Yet following the logic of Neidan yoga, a better tack starts with the Sahasrāra chakra. Why? In acupuncture, the crown chakra corresponds to the acupuncture point known as Bahui (hundred meetings). Located at the very top of the head this acupoint serves as a crossroad to many meridians both outer (Governing, Gall Bladder, Liver and Triple Burner meridians) and inner (central channel of yoga or the inner branch of the Penetrating meridian).
In Daoist practice, one cultivates qi flow along the Du (Governing) and Ren (Conception) meridians as a FIRST stage of practice. The second stage uses the energy generated from this first step to spark a psychic fire in the middle part of the torso (along the central channel) and the final, third, stage uses this psychic fire to kindle a spiritual fire at the third-eye chakra. Once successful at this, an adept can direct the spiritual flame out through the crown chakra into the astral (and higher) worlds.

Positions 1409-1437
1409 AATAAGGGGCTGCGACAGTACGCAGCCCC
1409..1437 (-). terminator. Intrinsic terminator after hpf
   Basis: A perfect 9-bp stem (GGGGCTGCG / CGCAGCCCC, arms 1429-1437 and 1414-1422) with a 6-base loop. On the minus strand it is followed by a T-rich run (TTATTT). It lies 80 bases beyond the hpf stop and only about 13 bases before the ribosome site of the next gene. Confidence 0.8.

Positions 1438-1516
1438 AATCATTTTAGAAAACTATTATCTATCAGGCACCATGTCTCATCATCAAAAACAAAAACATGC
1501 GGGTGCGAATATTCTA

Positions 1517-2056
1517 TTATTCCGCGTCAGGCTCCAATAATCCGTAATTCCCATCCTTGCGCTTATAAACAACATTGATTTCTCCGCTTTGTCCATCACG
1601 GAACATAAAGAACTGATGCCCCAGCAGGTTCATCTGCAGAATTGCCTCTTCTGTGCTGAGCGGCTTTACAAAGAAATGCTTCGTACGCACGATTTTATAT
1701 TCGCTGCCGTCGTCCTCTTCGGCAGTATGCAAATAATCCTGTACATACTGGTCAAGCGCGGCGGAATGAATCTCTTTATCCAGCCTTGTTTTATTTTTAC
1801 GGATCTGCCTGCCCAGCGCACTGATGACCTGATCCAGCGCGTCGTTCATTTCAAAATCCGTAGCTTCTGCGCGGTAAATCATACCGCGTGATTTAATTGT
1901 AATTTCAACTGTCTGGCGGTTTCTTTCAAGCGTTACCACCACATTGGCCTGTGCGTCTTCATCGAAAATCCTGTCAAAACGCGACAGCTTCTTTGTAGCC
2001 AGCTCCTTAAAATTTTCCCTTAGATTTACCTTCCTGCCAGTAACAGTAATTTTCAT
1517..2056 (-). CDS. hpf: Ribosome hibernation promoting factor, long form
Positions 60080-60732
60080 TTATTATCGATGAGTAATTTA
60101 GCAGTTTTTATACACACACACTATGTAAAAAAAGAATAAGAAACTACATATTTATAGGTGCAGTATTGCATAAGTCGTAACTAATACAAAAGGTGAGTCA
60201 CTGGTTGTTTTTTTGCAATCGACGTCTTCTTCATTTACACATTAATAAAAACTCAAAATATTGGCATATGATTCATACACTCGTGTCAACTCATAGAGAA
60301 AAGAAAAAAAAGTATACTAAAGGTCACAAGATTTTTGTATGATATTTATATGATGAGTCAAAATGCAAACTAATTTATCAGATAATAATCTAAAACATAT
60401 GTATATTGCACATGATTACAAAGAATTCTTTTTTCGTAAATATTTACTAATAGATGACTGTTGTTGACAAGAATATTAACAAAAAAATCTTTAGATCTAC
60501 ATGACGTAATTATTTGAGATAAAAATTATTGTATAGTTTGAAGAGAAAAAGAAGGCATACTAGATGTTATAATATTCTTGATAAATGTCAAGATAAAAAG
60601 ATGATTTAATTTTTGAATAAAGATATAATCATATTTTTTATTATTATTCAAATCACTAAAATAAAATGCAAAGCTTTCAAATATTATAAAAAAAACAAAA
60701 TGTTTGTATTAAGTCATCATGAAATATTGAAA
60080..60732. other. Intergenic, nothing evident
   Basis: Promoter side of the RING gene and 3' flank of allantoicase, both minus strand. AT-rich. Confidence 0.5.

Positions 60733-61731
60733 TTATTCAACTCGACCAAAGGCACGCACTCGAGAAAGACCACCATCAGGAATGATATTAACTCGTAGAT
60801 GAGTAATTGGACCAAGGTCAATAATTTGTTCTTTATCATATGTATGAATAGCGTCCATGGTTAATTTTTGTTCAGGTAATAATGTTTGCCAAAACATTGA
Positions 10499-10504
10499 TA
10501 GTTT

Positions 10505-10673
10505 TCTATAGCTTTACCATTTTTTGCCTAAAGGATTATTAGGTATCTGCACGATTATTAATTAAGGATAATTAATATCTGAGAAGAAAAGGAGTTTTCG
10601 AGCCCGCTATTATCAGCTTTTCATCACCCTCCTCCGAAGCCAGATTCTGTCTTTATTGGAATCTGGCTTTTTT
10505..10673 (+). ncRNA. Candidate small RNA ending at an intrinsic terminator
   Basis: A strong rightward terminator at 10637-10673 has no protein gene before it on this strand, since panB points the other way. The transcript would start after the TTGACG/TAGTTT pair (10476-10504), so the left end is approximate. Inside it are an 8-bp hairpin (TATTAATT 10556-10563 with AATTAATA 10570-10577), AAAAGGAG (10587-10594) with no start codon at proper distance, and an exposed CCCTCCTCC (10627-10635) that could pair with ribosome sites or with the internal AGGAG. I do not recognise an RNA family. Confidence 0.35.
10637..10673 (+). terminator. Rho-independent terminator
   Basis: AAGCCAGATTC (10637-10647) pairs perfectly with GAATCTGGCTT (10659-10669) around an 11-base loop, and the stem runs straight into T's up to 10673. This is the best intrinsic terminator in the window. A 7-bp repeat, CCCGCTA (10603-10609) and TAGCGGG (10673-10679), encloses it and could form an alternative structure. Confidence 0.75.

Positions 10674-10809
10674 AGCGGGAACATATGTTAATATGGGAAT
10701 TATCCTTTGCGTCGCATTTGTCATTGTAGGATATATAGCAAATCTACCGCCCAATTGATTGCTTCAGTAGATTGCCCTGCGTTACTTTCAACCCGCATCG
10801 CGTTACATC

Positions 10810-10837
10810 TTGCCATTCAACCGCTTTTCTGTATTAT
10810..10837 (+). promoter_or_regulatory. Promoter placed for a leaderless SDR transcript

So, what have we got? Baihui sits at a pivotal juncture of both inner and outer qi pathways. In Daoism it’s first used to help develop the microcosmic orbit (around the path of linked Du and Ren meridians) and later helps actualize the final stage of neidan (central channel meditation). So, following Swamiji’s lead, the initial, modest, task just seeks to activate a higher chakra, which thereby gives enlivened energy that can be used to temper and stabilize lower chakras. Next, and again following the Bihar yoga template, the real meditation work begins but in Neidan yoga this work is a blend of Swamiji’s approach and Daoist and Tibetan Buddhist protocols. Ready to rock?